Yesterday morning I wrote that I would be flying Delta domestically for the first time since 2010. While I’ve found SkyMiles to be the least rewarding major frequent flyer program in the US, even now that United and American have largely mirrored the model of moving to revenue-based earning, devalued award charts, and reduced availability, they’ve had the best airline operation of the US majors.
So you choose to fly Delta for flights that aren’t cancelled, and largely operate on time, not for the miles.
I bought a Delta first class ticket Austin – New York JFK on an Airbus A319 which was $50 more than connecting between Austin and New York in the afternoon on American. (American has one non-stop a day, in the morning.)
Ironically, given the vaunted on-time reputation, a little over 2 hours prior to departure I received an email that my flight would be delayed.
I have to give them credit, though. Once the inbound aircraft took off in Los Angeles, they knew when it would arrive in Austin and when it would depart. So they kept to the revised schedule.
Prior to boarding the gate announced that passengers wouldn’t be able to use the lavatory on the ground. Apparently there was a vacuum issue identified on the plane in Kansas City this morning. They sent it to Los Angeles (on time) and then delayed an hour out of Los Angeles but didn’t have time to fix it. So passengers would have to wait until 10,000 feet.
Boarding was those needing extra time (which was no one on this flight) and then first class and Diamond mediallions. Here’s the strange thing. No one was crowding the gate area. People didn’t get up until their group was called, more or less, though 3 first class passengers were standing in line just before the boarding call.
One passenger cleared their upgrade at the start of boarding.
Predeparture beverages were offered, which I didn’t much worry about because there were small bottles of water at each seat although my seat opponent had a whiskey rocks.
Blanket and pillow were provided, too.
I was in row 2, here’s the bulkhead seats. I found legroom to be noticeably less than on American Airlines. Does an inch or two make a difference? It did to me, first because the seemingly-large video screen felt too close to my face and without those couple of inches made the seat seem a bit claustrophobic. And second because the passenger in front of me reclined his seat back into my reasonably small laptop.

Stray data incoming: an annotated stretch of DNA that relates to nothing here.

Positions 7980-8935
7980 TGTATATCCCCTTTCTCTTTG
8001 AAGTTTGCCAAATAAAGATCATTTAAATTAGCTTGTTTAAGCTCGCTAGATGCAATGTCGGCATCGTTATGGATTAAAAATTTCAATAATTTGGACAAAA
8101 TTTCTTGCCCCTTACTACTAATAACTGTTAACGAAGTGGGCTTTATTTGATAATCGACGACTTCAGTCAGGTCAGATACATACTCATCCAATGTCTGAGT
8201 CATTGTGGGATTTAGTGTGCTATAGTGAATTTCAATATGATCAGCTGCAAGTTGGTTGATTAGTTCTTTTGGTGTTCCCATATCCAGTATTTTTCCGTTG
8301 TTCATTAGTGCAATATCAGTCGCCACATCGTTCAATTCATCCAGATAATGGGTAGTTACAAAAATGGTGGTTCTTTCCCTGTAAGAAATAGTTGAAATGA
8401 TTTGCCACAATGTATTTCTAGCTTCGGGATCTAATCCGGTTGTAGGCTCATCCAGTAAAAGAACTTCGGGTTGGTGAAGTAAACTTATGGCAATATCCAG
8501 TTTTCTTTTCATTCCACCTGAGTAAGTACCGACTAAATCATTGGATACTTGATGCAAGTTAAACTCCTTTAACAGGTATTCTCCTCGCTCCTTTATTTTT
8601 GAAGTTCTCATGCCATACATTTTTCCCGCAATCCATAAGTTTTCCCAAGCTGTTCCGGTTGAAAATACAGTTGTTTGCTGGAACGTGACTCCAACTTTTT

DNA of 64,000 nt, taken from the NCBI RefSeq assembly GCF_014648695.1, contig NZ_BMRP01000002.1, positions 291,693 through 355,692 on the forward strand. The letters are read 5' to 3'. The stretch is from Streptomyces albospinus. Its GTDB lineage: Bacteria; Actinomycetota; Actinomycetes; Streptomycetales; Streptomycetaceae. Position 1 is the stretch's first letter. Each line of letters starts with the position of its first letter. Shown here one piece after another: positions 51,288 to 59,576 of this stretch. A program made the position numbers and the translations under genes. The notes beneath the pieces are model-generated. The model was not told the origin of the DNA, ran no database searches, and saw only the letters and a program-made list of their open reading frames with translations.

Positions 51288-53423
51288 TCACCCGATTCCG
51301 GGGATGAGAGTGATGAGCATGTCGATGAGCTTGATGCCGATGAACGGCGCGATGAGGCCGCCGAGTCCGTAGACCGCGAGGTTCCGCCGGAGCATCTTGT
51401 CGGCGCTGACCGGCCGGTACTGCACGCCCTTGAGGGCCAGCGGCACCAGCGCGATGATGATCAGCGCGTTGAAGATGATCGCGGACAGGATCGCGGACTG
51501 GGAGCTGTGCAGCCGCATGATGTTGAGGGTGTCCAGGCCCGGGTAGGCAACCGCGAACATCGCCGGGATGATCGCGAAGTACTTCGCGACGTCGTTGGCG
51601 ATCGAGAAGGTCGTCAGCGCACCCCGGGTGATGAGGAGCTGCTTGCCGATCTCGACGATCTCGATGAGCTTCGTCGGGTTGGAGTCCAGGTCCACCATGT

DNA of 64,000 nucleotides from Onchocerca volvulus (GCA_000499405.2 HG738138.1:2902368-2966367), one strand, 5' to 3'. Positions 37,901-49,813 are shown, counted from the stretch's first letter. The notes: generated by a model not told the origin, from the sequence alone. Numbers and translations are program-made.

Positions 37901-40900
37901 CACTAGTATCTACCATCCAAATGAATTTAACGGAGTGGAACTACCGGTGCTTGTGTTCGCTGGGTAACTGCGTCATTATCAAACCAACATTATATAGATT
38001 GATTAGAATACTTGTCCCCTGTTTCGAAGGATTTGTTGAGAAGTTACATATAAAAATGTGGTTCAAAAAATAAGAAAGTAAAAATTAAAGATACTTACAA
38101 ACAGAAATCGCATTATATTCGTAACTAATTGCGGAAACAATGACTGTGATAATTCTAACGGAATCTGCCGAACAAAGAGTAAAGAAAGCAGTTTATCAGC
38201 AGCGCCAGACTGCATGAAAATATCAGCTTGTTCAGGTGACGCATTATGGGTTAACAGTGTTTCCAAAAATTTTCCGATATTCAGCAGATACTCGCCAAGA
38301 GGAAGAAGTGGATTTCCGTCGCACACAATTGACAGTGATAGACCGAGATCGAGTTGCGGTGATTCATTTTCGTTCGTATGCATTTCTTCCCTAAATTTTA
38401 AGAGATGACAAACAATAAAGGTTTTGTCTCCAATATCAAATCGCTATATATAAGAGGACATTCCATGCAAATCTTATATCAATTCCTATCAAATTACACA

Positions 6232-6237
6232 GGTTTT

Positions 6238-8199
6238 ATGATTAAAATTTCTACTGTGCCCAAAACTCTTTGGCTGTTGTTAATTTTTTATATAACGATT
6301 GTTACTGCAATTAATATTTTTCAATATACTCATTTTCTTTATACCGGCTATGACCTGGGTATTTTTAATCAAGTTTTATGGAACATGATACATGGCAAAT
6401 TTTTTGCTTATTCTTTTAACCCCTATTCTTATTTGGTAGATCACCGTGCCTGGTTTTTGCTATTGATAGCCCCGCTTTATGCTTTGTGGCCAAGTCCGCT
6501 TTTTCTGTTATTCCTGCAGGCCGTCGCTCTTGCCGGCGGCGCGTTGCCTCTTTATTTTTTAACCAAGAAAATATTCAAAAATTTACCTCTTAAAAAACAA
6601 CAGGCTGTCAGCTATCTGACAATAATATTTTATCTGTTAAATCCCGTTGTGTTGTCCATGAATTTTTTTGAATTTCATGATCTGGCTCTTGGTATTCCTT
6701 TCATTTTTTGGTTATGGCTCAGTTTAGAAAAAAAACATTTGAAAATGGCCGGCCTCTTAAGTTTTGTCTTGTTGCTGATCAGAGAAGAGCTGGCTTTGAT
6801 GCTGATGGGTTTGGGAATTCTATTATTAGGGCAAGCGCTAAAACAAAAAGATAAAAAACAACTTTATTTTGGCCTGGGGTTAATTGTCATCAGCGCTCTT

I’m not used to having to buy gogo inflight internet on a one-off, I pay for a monthly subscription with American (which makes buying American tickets cheaper than buying from another airline, when ticket price is constant). So I was a bit shocked by the $30 internet price for the flight.
I hoped that for $30 I might get a reasonably fast Gogo install, not only does Delta have the latest air to ground service on many aircraft they’re beginning their install of fast satellite-based service. Unfortunately internet was pretty slow (but it was usable throughout the entire flight which is above average).
The choices for lunch were salmon with butternut squash and Indonesian barbecue chicken. Hot towels were distributed before lunch.
I had the salmon which was a nice big piece, and really flavorful.
The meal was followed by a pass of the snack basket.
Crew came around with a couple more passes of the snack basket and to refill drinks. When it was time to land the flight attendant up front returned jackets like it was on purpose, literally presenting each passenger with their jacket as he returned them. And he distributed bottled water to each passenger prior to landing as well.
We spent a good bit of time stuck in New York airspace, so while it seemed for most of the flight that we would make up much of our delay in the end an hour’s delay leaving Austin meant an hour’s delay getting into New York. Once we arrived though we had been assigned to a new gate, and that gate was occupied, so we waited another 20 minutes or so while connecting passengers grew more and more nervous.
Given the generous provisioning and little touches like a bottle of water at each first class seat when boarding and at the end of the flight overall I’d call this my second best domestic flight under 1500 miles this year.